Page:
Making an Herb Path Through a Wildflower Meadow
Many herbs withstand the odd footstep and thrive in the warmth reflected from pavers. Plant creeping thymes for the best effect; they will soon blur the sharp edges of the paving.
- Excerpted from Simple Steps: Herbs
E-mail This Page to Your Friendsx
A link to %this page% was e-mailed
Tip for Success
Place gravel around the base of the thymes. Keep this topped up, especially after pruning or trimming, when some gravel always ends up in the soil with the offcuts.
After thoroughly digging the ground and incorporating plenty of coarse sand, rake the soil level and remove any roots or large stones. Use long draws of the rake and follow the rough contours of the ground.
Firm the ground by repeatedly treading in both directions or use a well-weighted piece of timber. Scrape the timber over the soil to level out any extreme undulations. Do this from side to side and end to end.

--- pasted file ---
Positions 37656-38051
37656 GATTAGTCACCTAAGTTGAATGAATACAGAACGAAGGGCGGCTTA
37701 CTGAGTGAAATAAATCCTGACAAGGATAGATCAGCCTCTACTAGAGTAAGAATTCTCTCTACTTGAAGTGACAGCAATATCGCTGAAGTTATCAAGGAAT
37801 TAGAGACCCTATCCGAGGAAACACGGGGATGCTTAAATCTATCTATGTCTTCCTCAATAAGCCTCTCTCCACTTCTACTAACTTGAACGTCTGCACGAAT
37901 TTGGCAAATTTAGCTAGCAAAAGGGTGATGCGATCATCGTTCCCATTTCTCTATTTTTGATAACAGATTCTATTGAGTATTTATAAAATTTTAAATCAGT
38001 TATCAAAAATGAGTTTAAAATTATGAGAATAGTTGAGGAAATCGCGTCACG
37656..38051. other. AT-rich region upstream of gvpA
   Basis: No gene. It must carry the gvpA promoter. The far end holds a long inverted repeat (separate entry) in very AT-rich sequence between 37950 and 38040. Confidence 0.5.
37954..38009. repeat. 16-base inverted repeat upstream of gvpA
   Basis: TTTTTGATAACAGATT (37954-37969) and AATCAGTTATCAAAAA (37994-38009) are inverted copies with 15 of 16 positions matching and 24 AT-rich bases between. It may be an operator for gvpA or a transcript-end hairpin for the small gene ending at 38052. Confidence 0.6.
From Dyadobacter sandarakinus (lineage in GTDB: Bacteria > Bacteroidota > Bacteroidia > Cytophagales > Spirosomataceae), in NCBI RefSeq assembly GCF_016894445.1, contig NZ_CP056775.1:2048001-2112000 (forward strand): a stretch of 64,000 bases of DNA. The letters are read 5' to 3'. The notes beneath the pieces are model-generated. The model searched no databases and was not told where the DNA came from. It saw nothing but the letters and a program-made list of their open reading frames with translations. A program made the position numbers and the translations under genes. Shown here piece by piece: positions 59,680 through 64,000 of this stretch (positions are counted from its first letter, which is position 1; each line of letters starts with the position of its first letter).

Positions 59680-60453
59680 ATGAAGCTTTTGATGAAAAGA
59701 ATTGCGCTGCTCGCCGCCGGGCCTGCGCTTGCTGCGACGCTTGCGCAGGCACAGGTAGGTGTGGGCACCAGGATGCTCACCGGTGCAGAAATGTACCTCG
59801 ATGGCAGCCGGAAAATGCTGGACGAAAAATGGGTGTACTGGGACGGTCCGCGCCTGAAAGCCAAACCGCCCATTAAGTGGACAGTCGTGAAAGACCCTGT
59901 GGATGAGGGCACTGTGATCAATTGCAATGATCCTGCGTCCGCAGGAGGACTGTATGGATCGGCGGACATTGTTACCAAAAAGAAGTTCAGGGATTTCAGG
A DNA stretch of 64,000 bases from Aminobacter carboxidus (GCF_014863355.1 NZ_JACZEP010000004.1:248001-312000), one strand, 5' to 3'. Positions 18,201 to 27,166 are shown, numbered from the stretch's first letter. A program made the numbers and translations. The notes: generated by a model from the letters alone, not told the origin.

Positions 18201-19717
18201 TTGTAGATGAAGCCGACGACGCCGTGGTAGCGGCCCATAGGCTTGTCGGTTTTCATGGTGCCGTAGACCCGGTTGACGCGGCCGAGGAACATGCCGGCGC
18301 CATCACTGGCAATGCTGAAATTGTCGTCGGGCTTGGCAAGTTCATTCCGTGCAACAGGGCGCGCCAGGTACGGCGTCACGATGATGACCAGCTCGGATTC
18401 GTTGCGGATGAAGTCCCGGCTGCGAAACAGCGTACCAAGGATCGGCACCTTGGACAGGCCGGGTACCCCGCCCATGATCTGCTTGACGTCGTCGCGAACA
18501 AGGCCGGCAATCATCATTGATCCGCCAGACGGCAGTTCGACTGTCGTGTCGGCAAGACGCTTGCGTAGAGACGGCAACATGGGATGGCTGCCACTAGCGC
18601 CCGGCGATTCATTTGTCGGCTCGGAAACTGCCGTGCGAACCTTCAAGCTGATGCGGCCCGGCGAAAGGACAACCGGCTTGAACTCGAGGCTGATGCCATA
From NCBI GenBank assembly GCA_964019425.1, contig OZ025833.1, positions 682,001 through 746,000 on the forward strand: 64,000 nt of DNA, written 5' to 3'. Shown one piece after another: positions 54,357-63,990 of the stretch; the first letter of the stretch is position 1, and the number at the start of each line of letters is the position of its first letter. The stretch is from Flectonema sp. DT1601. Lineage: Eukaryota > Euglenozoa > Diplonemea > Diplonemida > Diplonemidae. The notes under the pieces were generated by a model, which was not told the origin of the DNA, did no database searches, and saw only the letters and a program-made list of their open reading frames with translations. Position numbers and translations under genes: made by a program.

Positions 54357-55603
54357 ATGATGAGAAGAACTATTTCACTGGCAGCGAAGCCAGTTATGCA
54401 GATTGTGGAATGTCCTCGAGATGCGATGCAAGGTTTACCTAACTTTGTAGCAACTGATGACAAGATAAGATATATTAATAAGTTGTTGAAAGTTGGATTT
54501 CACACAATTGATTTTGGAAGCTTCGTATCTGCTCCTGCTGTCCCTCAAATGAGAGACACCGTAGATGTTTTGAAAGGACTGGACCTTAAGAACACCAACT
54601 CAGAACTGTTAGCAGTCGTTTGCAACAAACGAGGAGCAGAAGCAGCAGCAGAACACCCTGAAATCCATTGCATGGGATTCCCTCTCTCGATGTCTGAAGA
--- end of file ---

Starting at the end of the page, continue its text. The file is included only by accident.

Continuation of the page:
Excerpted from Simple Steps: Herbs
©Dorling Kindersley Limited 2009
There's hardly an herb that master gardener Paul James hasn't met and liked, but even he sometimes gets dazzled at the choices.
Make it easy to snip a handful of fresh herbs while you're cooking keep this fragrant herb garden on the deck or patio.
Growing herbs and salads in a windowbox provides a fresh supply close to the kitchen, and by making your own box, you can...